Mortgage rates were headed sharply lower Monday as financial markets reacted to the failure of Silicon Valley Bank (SVB), with forecasters predicting that the Federal Reserve will ease up on rate hikes aimed at curbing inflation.
In an ironic twist, mortgage rates are nosediving because investors seeking a safe place to park their money in the wake of SVB’s failure are piling into the same investments that got the bank into trouble — long-term Treasurys and mortgage-backed securities (MBS).
Yields on 10-year Treasurys, a useful indicator of where mortgage rates are headed, plummeted Friday and Monday hitting levels not seen since January. When demand for bonds is high, their value goes up, pushing down yields
Yields on 10-year Treasury notes plummeted in the wake of Silicon Valley Bank’s failure. | **Source: Yahoo Finance
Yields on 10-year T-notes, which were above 4 percent on Thursday, dipped as low as 3.42 percent Monday before recovering some ground as investors were reassured by the government’s move to contain the fallout from the failures of Santa Clara, California-based SVB and Signature Bank of New York.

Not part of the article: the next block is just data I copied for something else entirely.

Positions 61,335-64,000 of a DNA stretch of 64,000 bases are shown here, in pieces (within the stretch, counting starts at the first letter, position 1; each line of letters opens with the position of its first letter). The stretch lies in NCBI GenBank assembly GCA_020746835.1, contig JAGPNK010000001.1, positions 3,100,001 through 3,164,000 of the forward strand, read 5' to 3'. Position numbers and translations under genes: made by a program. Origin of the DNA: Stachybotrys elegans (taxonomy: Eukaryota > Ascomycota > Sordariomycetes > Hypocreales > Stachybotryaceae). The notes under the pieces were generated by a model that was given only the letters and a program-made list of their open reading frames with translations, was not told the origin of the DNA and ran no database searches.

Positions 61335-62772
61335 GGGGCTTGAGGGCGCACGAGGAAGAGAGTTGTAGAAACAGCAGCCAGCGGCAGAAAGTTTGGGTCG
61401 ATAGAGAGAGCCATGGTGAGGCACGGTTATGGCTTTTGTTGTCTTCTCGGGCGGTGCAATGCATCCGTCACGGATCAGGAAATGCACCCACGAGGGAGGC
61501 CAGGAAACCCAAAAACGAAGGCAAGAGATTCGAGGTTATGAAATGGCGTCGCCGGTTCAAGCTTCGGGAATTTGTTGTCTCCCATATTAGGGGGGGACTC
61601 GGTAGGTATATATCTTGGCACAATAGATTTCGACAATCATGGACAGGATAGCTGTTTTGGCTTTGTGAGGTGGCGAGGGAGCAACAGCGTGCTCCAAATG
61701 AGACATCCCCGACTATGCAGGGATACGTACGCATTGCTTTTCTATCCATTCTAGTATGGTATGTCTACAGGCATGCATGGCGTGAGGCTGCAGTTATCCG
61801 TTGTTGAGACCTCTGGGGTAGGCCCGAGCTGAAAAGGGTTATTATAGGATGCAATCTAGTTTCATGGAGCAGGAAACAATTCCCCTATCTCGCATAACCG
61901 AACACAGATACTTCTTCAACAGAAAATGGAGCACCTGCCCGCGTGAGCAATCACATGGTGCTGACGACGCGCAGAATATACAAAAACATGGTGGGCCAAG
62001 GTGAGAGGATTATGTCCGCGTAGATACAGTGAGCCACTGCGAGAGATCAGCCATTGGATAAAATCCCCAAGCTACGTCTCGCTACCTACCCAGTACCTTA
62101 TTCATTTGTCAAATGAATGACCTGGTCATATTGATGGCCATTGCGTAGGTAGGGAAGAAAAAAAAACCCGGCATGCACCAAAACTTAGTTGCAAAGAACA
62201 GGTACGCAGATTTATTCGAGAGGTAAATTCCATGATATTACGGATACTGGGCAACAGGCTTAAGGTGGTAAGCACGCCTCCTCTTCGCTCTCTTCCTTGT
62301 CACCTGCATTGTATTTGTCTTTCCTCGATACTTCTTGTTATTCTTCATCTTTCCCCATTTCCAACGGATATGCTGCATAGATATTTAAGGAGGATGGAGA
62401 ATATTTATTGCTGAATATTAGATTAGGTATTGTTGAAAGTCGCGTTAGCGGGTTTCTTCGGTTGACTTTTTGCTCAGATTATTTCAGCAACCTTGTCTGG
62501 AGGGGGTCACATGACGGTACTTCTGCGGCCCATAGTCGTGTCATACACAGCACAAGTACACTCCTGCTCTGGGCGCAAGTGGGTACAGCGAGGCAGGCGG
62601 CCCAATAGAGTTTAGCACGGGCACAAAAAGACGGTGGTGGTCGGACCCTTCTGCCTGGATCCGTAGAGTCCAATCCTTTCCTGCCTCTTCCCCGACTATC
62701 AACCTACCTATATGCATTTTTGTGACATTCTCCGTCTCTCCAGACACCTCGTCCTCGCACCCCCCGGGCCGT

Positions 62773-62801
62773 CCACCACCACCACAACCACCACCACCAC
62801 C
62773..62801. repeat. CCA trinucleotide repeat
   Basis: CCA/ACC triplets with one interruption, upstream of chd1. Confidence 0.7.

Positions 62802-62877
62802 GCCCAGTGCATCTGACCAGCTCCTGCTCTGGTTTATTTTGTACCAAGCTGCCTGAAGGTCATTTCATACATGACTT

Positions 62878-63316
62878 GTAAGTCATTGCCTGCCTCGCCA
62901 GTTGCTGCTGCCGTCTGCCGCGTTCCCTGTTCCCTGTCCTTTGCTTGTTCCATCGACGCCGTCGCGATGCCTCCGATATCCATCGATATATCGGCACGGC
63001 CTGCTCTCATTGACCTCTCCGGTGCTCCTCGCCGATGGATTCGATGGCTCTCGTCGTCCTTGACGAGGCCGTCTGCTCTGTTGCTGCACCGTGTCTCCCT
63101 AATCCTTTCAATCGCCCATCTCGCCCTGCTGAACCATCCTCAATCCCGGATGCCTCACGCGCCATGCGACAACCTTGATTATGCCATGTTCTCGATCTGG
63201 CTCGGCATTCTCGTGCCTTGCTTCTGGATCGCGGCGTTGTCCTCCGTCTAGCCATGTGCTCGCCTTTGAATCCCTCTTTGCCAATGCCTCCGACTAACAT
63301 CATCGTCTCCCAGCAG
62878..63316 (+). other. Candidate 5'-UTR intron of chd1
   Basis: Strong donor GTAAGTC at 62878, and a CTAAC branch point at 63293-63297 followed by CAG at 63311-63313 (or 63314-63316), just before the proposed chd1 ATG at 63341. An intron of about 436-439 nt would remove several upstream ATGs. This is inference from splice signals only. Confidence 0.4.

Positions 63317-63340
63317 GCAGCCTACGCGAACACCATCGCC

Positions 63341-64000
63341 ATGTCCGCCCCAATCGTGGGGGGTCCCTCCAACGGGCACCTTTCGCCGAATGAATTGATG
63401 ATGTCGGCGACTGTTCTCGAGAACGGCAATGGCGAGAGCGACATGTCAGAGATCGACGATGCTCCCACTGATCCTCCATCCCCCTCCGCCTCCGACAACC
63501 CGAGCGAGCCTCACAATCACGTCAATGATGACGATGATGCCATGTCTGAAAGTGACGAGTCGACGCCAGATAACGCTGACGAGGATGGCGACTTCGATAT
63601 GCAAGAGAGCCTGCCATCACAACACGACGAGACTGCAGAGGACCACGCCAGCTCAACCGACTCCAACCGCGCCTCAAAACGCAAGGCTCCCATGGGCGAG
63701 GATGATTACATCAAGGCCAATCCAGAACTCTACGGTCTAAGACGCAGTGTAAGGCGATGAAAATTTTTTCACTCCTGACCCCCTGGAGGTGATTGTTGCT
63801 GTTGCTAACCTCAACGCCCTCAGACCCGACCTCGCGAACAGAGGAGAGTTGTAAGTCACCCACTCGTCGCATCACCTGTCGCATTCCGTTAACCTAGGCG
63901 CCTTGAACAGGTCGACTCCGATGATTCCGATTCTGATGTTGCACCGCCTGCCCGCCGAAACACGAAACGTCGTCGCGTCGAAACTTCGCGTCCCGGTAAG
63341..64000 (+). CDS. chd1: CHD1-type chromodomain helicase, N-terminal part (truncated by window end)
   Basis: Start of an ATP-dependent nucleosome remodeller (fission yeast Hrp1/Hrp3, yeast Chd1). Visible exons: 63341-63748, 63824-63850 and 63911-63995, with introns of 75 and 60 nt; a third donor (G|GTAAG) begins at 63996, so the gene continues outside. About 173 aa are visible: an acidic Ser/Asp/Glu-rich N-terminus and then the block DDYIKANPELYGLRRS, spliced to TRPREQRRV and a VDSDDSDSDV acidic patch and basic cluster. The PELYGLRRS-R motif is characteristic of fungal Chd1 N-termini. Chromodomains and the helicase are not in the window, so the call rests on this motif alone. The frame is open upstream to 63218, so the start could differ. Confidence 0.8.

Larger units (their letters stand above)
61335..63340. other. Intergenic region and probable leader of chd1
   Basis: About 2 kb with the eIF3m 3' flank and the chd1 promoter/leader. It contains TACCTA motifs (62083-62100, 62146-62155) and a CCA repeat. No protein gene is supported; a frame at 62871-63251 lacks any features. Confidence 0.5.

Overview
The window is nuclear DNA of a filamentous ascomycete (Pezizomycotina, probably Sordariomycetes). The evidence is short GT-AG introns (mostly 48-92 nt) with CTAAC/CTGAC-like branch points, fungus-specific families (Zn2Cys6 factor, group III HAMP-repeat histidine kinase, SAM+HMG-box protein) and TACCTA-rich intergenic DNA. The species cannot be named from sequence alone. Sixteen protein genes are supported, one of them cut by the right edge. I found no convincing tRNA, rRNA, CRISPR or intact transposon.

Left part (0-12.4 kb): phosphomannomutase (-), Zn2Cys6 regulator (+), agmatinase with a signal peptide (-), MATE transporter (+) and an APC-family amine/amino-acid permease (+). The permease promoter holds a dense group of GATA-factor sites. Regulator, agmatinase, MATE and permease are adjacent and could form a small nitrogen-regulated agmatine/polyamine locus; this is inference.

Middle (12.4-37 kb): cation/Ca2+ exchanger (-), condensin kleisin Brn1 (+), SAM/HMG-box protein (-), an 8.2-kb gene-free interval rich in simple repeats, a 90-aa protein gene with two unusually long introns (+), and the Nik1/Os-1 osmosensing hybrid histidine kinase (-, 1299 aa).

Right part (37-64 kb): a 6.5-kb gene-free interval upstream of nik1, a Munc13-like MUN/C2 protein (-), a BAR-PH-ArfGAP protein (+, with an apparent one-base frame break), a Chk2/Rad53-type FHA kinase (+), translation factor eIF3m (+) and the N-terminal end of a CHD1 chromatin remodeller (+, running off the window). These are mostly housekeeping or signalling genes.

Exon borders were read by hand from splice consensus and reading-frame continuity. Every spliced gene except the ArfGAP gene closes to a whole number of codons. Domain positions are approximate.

In the hopes of preventing runs at other banks, federal regulators on Sunday announced a “systemic risk exception” that will “fully protect” all depositors at SVB and Signature Bank — including those with more than the $250,000 maximum insured by the Federal Deposit Insurance Corp (FDIC).
President Joe Biden nevertheless promised Monday that “No losses will be borne by the taxpayers. Instead, the money will come from the fees that banks pay into the Deposit Insurance Fund.”
Mortgage rates, which had looked headed back above 7 percent last week after Fed Chair Jerome Powell delivered a pessimistic inflation report to Congress, have also eased since the SVB crisis built steam Thursday.
According to an index compiled by Mortgage News Daily, rates on 30-year fixed-rate mortgages averaged 6.57 percent Monday, down nearly half a percentage point from 7.05 percent on March 9.
After Powell’s testimony last week, futures markets were pricing in a 78 percent chance Fed policymakers would accelerate their rate-hike campaign and bump the federal funds rate up by 50 basis points at their next meeting which concludes on March 22.
But the failures of SVB and Signature Bank — coupled with a slowdown in wage growth revealed in a jobs report Friday — have forecasters and financial markets thinking the Fed will take a more relaxed approach next week.
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